After addressing the problems within our schools, it’s time to acknowledge the issues within our society. Discrimination still exists within legal acts,as a result it can be hard for transgender Americans to find jobs. Time magazine states, “Transgender people are four times more likely than the general population to report living in extreme poverty, making less than $10,000 per year”. It’s hard to find a steady income when you’re being denied stable jobs, when you could be fired for being openly transgender. In fact a study done by the National Center for Transgender Equality showed, “One in five transgender people in the United States has been discriminated when seeking a home, and more than one in ten have been evicted from their homes, because of their gender identity”. These evictions happen despite being prohibited by the Fair Housing Act. Transgender people continue to face this discrimination because they have no way to fight back. “Why don’t they take it to court?”, you may ask, well you see, as it is with bosses and landlords, judges can also harbor biases that might persuade them to rule against transgender people. There needs to be explicit legal protection for transgender people at a local level. As of right now, there are many homeless transgender Americans who have sought shelters, but, “Unfortunately, social service and homeless shelters that work with this population often fail to culturally and appropriately serve transgender homeless people, including denying them shelter based on their gender identity; inappropriately housing them in a gendered space they do not identify with; and failing to address co-occurring issues facing transgender homeless adults and youth”. Even if these people can find shelter they still face an inordinate amount of discrimination and continuous hardship. Although, some may argue that it’s too much to ask that we have specific transgender shelters, that’s not what I’m saying, even in homeless shelters transgender people aren’t taken seriously and allowed to be with their chosen gender identity. Homes for transgender people needs to be better, and they need to have a safer environment to live in order to prosper.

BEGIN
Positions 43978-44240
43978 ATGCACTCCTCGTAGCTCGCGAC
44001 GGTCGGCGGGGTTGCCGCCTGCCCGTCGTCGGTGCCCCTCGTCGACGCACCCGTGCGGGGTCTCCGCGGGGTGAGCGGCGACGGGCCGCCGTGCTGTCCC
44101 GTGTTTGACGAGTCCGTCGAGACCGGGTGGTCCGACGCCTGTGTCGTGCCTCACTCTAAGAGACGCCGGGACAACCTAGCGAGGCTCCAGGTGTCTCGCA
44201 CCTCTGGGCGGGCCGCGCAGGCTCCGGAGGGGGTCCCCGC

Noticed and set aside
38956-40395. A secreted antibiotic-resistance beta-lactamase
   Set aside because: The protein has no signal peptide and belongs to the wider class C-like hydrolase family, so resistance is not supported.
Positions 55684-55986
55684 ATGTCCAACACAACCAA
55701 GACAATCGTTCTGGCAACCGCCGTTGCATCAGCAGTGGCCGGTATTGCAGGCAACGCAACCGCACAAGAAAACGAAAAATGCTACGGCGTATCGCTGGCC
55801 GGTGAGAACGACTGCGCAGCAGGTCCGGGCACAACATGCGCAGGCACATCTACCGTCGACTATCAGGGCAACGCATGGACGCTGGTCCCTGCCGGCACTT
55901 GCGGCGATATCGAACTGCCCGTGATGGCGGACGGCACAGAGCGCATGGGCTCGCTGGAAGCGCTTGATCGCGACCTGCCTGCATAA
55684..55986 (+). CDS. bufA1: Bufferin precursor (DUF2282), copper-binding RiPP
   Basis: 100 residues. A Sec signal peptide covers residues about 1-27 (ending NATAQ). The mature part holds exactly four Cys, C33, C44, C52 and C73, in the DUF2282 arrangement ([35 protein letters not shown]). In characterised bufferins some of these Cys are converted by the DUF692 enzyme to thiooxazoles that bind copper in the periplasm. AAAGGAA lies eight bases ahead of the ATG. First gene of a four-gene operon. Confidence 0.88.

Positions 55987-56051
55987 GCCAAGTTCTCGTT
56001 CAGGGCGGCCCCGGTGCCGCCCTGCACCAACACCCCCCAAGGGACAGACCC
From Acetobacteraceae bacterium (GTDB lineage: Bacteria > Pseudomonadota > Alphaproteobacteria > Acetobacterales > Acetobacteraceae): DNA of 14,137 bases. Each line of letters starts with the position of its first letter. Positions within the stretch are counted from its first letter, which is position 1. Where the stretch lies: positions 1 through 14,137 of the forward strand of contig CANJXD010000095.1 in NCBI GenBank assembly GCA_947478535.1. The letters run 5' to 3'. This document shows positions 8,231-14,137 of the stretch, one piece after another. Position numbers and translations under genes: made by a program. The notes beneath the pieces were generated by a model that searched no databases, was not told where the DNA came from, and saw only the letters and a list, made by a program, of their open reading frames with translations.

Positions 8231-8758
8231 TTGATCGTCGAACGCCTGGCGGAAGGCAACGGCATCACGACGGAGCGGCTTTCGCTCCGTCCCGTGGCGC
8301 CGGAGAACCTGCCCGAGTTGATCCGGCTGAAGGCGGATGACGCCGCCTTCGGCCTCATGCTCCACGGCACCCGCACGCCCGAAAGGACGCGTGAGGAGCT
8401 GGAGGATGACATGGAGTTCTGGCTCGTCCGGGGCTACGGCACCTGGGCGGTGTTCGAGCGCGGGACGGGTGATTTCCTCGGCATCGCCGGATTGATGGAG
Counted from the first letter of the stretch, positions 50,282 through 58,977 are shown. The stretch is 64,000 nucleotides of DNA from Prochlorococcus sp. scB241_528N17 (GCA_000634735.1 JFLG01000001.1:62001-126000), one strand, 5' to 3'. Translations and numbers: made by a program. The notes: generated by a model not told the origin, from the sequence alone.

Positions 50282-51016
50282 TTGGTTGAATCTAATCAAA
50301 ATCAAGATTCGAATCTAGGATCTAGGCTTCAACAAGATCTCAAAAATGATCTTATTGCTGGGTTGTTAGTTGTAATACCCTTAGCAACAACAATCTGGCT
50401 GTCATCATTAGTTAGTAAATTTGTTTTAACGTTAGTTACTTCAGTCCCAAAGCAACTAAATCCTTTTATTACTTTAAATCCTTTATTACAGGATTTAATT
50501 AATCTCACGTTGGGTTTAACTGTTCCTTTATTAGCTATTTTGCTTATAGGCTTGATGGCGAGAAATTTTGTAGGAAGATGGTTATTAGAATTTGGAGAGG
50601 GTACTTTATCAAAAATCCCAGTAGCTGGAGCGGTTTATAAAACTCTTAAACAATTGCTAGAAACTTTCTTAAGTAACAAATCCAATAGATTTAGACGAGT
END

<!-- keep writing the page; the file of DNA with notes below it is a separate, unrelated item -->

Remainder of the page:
An article written by Daniel Harris, argues that transgender people have set the bar too high for acceptance, that they want everyone else to bend to their preferences. It is the view of people like him that they have been labelled as ‘cisgender’ and that this is offensive. Harris states, “ "Moreover, they shame us into silence by ridiculing the blunders we make while trying to come to grips with their unique dilemmas, decrying our curiosity about their bodies as prurience and our unwillingness, or even inability, to enter into their own (often unsuccessful) illusion as narrow‑mindedness”. Transgender people aren’t asking for perfect understanding, we are asking for just a hint of tolerance and peace. In regards to thinking that cisgender people are labelled unfairly, somehow this pales in comparison to the derogatory labels that have been stuck to transgender people through years of struggle, for example, tranny, he-she, hermaphrodite, freak, abomination, “it”. When people are denied simple basic rights it is not up to the people with these rights to feel prosecuted. As a human race we must make accommodations to be sure we can give everyone their best chance for success.

These are just some of the many issues faced by transgender Americans in society today. Much of the violence, and discrimination comes from personal transphobia and bias but, some of it is able to be changed by the government. There need to be better laws pertaining to trans rights. So future president, I speak directly to you and I implore you to take action. This is not an issue you can ignore anymore. You have the power to create a difference, so initiate that difference. I refuse to grow up in a world where I have to fear losing everything because of who I am. Take the steps needed to improve this world, and with any luck, things may just start to get better. What do you look at when you first meet someone? I look for kindness, and passion. These are the things that matter, and they are not merely skin deep.



Clarkston Community Schools

Hausauer 2nd Hour

Second hour Honors ELA 10